If you’re in Idaho, Boise is a must-do for art and architecture fans. Preservation Idaho offers several tours, including an hour-and-a-half general tour of the city’s iconic Basque region, its eclectic Egyptian Theater, and a whole host of architectural gems from Boise’s 150-year history. 

Architecture fans will appreciate a five-part series of walks with local experts, such as the September 30 tour of South Boise Village with Michelle Thompson, Certified Local Government Coordinator and Main Street Design Specialist for the Washington State Historic Preservation Office. Visit preservationidaho.org/walking-tours for ticketing and other information.

Boise’s City Department of Arts & History also does regular walking tours on select Saturdays, which are free (no reservation required). Although the two-hour tour focuses on Boise’s extensive public arts program, it takes you through historically significant parts of the city. Mark Baltes’s mixed media piece about the 1889 home site of a prominent early Boise family, for example, connects art and history and is just one of several hundred works in the public art collection. You may also access (or download) an interactive map to conduct your own tour.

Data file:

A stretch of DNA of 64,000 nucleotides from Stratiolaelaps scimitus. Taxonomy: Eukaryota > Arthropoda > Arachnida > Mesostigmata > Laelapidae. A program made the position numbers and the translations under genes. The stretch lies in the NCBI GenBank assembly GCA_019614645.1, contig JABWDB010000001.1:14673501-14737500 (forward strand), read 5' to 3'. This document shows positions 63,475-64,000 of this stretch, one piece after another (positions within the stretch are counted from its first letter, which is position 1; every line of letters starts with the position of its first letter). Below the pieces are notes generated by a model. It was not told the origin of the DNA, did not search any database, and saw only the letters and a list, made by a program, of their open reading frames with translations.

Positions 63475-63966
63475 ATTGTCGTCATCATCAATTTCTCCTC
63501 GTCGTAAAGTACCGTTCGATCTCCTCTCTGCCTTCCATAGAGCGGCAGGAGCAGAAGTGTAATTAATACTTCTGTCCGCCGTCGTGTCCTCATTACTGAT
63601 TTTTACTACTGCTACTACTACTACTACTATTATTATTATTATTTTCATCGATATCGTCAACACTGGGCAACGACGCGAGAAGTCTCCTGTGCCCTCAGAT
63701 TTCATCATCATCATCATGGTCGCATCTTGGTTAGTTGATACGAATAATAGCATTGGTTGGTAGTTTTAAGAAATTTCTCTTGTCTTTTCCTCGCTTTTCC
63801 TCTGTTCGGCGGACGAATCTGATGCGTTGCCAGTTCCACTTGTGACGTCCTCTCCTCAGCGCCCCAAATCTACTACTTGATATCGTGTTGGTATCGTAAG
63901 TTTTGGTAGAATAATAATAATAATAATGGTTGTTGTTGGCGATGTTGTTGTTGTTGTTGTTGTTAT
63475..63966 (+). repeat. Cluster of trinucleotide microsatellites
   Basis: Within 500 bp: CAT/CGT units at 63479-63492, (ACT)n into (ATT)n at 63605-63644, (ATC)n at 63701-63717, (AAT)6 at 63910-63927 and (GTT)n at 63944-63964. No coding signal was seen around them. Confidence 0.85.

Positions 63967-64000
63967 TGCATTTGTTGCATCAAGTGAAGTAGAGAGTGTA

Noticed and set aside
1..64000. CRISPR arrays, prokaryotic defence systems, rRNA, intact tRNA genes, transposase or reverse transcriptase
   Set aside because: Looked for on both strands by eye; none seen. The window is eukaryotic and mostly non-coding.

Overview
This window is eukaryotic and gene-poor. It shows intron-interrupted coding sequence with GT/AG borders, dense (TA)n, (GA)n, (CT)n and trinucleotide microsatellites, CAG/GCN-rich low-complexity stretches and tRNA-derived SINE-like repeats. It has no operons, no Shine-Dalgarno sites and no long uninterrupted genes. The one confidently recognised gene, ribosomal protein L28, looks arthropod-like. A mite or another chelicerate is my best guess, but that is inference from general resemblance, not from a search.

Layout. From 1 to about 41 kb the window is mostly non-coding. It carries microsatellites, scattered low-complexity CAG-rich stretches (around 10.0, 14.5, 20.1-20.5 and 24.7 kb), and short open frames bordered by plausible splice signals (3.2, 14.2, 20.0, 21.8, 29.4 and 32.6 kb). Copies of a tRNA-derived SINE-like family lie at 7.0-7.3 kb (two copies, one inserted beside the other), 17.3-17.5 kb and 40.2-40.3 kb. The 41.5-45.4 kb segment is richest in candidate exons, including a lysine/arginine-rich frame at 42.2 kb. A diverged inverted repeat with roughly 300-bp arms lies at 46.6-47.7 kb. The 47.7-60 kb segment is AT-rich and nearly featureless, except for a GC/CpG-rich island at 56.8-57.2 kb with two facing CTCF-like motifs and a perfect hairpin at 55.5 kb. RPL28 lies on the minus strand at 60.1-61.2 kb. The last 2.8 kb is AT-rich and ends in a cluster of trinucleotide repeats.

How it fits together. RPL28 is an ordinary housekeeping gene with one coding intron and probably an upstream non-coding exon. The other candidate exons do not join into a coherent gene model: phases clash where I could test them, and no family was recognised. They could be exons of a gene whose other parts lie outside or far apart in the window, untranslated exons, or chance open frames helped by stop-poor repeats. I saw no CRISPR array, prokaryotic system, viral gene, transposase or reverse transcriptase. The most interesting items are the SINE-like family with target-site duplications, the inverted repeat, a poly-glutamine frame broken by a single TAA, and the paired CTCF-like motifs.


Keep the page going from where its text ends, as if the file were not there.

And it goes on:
Tour Idaho City with veteran tour guide Rhonda Jameson of Idaho City Simply Fun Historic Walking Tours. Learn about the other important metal in Idaho’s history—gold—and how the city’s proximity to waterways fed the northwest gold rush years. Visit the IdahoCityWalkingTours Facebook page for ticketing and other information.

Imagine a walking tour with a steamboat caption or commander of an 1800s-era fort. That’s what you get in Coeur d’Alene with the Museum of North Idaho’s Living History Walking Tours. Weather permitting, book an hour-and-a-half tour with staff historian, Robert Singletary to learn about the lake city’s significance to the mining, railroading, and, especially, timber industries of the time. Visit museumni.org/exhibits-tours-events/tours for ticketing information (tour includes admission to museum). MSN

For a more comprehensive list of walking tours available throughout Montana, visit the Montana.gov walking tours info page.